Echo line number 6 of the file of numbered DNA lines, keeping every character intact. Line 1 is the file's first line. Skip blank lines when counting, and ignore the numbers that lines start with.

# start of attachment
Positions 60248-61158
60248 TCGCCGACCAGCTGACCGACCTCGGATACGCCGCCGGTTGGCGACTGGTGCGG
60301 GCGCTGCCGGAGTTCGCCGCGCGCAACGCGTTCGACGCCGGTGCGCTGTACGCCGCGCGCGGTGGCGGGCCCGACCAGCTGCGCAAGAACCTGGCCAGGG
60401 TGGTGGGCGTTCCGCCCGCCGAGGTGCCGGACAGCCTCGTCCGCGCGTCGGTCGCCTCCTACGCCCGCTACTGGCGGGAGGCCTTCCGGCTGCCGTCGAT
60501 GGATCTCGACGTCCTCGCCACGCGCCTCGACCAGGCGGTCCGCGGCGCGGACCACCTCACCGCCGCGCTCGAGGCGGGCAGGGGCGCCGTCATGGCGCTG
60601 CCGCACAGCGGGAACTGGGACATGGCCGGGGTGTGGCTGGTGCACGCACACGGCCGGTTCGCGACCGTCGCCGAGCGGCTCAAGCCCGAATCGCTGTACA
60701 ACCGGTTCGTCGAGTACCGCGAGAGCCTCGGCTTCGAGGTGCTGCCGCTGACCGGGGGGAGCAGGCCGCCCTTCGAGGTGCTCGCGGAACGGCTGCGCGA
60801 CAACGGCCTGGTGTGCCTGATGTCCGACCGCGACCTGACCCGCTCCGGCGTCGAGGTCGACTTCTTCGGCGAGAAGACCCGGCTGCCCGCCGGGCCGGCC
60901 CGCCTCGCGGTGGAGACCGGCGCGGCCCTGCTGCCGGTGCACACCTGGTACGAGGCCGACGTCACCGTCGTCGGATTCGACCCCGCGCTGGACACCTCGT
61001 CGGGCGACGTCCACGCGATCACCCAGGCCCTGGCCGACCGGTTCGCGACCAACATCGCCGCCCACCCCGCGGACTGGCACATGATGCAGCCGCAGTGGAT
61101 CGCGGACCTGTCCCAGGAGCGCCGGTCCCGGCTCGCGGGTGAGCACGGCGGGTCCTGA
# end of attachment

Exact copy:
60601 CCGCACAGCGGGAACTGGGACATGGCCGGGGTGTGGCTGGTGCACGCACACGGCCGGTTCGCGACCGTCGCCGAGCGGCTCAAGCCCGAATCGCTGTACA